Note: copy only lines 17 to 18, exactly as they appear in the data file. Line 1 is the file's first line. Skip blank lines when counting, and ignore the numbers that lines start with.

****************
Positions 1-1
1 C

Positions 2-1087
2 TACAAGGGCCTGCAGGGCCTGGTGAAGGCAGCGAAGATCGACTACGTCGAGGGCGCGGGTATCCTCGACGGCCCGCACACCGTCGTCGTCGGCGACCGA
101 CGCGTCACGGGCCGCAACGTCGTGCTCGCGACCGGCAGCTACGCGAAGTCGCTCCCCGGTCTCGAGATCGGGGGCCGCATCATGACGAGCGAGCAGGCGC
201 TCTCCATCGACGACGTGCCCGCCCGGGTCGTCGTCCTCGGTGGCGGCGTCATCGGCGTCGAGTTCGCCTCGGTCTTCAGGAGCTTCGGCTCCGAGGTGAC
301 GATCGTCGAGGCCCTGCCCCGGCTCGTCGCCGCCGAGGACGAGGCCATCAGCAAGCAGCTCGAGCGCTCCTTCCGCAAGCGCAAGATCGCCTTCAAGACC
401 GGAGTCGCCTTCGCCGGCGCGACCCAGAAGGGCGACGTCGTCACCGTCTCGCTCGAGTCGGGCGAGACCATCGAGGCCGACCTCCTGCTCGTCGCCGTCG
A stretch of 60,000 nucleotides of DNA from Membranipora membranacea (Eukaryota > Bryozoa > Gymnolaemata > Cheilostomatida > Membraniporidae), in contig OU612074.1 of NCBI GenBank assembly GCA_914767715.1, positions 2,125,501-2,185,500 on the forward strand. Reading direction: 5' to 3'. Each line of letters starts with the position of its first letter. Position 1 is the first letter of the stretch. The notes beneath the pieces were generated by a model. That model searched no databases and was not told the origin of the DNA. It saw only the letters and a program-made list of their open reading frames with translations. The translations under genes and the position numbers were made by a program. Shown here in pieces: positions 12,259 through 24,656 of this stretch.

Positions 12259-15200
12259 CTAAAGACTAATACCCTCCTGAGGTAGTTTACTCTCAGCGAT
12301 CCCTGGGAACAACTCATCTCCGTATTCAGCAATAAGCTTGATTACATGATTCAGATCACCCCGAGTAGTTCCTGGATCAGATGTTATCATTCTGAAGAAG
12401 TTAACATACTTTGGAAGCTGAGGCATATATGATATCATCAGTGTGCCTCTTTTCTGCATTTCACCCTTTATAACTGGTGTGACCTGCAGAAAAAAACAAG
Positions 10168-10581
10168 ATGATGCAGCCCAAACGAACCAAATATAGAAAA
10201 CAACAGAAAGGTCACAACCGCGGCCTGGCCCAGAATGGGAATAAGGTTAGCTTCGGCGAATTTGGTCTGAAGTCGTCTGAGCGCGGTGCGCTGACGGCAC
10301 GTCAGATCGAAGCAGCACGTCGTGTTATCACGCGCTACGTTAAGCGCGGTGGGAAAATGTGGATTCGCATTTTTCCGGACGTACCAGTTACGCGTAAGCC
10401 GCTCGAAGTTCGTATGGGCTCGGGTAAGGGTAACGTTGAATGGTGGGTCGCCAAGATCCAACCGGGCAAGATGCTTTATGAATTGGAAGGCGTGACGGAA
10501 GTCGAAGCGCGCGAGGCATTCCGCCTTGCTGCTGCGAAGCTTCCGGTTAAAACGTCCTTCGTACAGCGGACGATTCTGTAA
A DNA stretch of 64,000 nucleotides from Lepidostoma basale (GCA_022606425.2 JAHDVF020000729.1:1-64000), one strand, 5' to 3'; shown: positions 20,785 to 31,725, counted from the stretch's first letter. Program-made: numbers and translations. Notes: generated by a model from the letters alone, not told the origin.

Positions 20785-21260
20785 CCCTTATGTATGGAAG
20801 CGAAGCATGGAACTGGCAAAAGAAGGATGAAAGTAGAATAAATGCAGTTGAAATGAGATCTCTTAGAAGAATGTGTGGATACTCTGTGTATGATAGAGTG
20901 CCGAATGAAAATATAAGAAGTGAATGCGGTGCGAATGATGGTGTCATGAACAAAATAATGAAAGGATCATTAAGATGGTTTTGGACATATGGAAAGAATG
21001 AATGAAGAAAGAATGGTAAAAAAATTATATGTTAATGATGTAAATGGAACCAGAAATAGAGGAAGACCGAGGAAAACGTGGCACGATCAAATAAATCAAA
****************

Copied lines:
10301 GTCAGATCGAAGCAGCACGTCGTGTTATCACGCGCTACGTTAAGCGCGGTGGGAAAATGTGGATTCGCATTTTTCCGGACGTACCAGTTACGCGTAAGCC
10401 GCTCGAAGTTCGTATGGGCTCGGGTAAGGGTAACGTTGAATGGTGGGTCGCCAAGATCCAACCGGGCAAGATGCTTTATGAATTGGAAGGCGTGACGGAA